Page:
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[31] people. It was further stated that they did not come to recommend anyone as the successor; that it was conceded that the President was better able than they were to select a proper officer, and they only asked that he would give them a general.

Painfully impressed by this exhibition of distrust toward an officer whose place, if vacated, I was sure could not be filled by his equal, realizing how necessary public confidence was to success, and wounded by the injustice done to one I had known with close intimacy in peace and in war, and believed to be one of the noblest men with whom I had ever been associated, and one of the ablest soldiers I had ever seen in the field, I paused under conflicting emotions, and after a time merely answered, ‘If Sidney Johnston is not a general, the Confederacy has none to give you.’

On February 17th the rear guard from Bowling Green reached Nashville, and on the 18th General Johnston wrote to the Secretary of War at Richmond, saying:

I have ordered the army to encamp to-night midway between Nashville and Murfreesboro. My purpose is to place the force in such a position that the enemy can not concentrate his superior strength against the command, and to enable me to assemble as rapidly as possible such other troops in addition as it may be in my power to collect. The complete command which their gunboats and transports give them upon the Tennessee and Cumberland renders it necessary for me to retire my line between the rivers. I entertain the hope that this disposition will enable me to hold the enemy for the present in check, and, when my forces are sufficiently increased, to drive him back.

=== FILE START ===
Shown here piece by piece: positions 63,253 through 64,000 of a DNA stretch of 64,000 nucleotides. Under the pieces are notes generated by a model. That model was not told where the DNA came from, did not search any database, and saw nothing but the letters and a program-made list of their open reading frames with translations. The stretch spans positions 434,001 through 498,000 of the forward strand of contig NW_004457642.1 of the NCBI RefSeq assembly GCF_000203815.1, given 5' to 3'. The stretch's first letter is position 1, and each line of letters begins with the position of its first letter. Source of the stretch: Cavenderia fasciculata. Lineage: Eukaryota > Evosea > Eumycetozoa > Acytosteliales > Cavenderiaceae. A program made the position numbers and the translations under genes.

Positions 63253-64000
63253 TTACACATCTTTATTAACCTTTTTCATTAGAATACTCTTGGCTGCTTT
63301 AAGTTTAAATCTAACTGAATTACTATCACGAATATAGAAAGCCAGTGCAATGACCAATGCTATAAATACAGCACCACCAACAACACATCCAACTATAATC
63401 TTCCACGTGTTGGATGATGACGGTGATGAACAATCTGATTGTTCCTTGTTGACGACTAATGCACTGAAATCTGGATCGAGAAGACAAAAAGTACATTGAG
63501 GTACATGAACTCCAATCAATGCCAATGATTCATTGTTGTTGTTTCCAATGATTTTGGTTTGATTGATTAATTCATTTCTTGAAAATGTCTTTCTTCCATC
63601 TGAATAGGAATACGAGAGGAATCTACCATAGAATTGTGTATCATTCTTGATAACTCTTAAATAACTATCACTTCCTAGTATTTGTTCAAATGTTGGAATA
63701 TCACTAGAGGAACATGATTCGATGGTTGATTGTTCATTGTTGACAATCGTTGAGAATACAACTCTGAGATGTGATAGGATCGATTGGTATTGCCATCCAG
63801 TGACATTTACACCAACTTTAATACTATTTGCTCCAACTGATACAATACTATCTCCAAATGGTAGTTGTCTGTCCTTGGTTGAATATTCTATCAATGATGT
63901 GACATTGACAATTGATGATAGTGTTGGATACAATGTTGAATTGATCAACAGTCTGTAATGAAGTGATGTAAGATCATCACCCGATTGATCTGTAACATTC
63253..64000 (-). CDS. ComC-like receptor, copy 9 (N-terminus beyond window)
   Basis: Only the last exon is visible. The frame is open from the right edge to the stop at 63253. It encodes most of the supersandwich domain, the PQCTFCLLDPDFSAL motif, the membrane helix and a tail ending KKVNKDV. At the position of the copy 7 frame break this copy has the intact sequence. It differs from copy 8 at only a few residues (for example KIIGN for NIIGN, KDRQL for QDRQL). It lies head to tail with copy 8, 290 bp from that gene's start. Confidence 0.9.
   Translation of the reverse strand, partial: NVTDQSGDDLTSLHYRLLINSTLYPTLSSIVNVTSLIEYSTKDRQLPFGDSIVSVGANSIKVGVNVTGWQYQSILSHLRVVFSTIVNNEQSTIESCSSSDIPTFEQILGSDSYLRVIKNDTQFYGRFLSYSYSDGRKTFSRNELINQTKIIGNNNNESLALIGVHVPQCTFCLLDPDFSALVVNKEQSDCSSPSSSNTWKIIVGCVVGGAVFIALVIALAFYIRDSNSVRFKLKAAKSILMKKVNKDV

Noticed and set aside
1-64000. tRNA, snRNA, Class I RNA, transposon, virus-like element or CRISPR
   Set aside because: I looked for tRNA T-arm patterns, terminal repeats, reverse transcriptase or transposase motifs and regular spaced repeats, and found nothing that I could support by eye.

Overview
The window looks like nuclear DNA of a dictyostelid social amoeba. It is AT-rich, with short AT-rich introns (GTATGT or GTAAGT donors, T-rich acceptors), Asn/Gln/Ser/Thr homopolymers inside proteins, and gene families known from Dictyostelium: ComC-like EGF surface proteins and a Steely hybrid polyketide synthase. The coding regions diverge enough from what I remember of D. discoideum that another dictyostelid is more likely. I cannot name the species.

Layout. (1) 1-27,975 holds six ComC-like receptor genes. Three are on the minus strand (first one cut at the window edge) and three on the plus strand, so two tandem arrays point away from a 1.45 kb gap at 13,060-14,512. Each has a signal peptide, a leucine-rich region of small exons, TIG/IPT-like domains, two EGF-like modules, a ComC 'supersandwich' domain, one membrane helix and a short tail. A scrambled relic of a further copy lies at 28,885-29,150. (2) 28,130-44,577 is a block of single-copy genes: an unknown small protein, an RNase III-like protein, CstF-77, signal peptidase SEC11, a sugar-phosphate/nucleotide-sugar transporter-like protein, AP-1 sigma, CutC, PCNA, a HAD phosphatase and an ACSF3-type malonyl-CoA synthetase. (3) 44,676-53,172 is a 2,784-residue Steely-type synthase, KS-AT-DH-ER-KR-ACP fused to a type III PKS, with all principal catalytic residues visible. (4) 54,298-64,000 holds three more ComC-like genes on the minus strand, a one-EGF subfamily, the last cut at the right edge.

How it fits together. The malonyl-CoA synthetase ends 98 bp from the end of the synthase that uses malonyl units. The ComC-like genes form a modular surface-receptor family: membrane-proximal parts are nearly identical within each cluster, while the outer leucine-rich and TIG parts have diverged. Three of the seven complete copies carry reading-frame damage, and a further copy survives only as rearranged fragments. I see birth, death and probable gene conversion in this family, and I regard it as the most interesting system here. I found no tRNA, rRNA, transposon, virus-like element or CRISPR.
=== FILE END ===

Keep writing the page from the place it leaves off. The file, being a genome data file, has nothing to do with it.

The fall of Fort Donelson made a speedy change of his plans necessary. General Johnston was now compelled to withdraw his forces from the north bank of the Cumberland, and to abandon the defense of Nashville—in a word, to evacuate Nashville or sacrifice the army. Not more than eleven thousand effective men were left to him with which to oppose General Buel with not less than forty thousand men, moving by Bowling Green, while another superior force, under General Thomas, was on the eastern flank; and the armies from Fort Donelson, with the gunboats and transport, had it in their power to ascend the Cumberland, so as to interrupt all communication with the south.

On February 17th and 18th the main body of the command was moved from Nashville to Murfreesboro, while a brigade remained under General Floyd to bring on the stores and property upon the approach of the enemy, all of which would have been saved except for the heavy and general rains. By the junction of the command of General Crittenden and the fugitives from Donelson, who were reorganized, the force of

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